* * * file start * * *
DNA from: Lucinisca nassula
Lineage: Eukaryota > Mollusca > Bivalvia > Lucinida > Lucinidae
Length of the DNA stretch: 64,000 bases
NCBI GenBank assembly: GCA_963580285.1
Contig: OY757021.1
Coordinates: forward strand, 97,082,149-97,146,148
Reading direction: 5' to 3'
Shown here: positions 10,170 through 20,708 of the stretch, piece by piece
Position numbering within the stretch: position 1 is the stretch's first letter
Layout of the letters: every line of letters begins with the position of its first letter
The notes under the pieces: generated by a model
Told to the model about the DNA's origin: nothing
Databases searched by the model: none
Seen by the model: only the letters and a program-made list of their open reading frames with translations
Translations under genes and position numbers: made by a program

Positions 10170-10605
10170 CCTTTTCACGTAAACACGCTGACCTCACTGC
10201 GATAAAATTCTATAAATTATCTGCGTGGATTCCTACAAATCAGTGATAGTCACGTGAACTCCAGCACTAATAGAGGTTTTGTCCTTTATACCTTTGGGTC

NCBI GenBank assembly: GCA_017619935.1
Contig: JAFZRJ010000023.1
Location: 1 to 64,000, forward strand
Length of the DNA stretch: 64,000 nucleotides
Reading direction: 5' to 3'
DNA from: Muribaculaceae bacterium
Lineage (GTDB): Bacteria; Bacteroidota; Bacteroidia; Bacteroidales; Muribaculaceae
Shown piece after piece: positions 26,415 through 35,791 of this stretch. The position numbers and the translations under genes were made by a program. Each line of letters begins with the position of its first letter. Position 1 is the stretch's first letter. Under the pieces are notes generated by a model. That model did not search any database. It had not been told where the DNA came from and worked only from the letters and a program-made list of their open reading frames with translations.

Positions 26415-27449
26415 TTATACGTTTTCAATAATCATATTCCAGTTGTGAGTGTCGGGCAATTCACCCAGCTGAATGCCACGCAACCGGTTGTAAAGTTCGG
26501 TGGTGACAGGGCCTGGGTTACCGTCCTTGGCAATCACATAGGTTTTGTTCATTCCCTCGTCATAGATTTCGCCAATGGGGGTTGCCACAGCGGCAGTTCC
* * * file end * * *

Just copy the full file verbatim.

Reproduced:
DNA from: Lucinisca nassula
Lineage: Eukaryota > Mollusca > Bivalvia > Lucinida > Lucinidae
Length of the DNA stretch: 64,000 bases
NCBI GenBank assembly: GCA_963580285.1
Contig: OY757021.1
Coordinates: forward strand, 97,082,149-97,146,148
Reading direction: 5' to 3'
Shown here: positions 10,170 through 20,708 of the stretch, piece by piece
Position numbering within the stretch: position 1 is the stretch's first letter
Layout of the letters: every line of letters begins with the position of its first letter
The notes under the pieces: generated by a model
Told to the model about the DNA's origin: nothing
Databases searched by the model: none
Seen by the model: only the letters and a program-made list of their open reading frames with translations
Translations under genes and position numbers: made by a program

Positions 10170-10605
10170 CCTTTTCACGTAAACACGCTGACCTCACTGC
10201 GATAAAATTCTATAAATTATCTGCGTGGATTCCTACAAATCAGTGATAGTCACGTGAACTCCAGCACTAATAGAGGTTTTGTCCTTTATACCTTTGGGTC

NCBI GenBank assembly: GCA_017619935.1
Contig: JAFZRJ010000023.1
Location: 1 to 64,000, forward strand
Length of the DNA stretch: 64,000 nucleotides
Reading direction: 5' to 3'
DNA from: Muribaculaceae bacterium
Lineage (GTDB): Bacteria; Bacteroidota; Bacteroidia; Bacteroidales; Muribaculaceae
Shown piece after piece: positions 26,415 through 35,791 of this stretch. The position numbers and the translations under genes were made by a program. Each line of letters begins with the position of its first letter. Position 1 is the stretch's first letter. Under the pieces are notes generated by a model. That model did not search any database. It had not been told where the DNA came from and worked only from the letters and a program-made list of their open reading frames with translations.

Positions 26415-27449
26415 TTATACGTTTTCAATAATCATATTCCAGTTGTGAGTGTCGGGCAATTCACCCAGCTGAATGCCACGCAACCGGTTGTAAAGTTCGG
26501 TGGTGACAGGGCCTGGGTTACCGTCCTTGGCAATCACATAGGTTTTGTTCATTCCCTCGTCATAGATTTCGCCAATGGGGGTTGCCACAGCGGCAGTTCC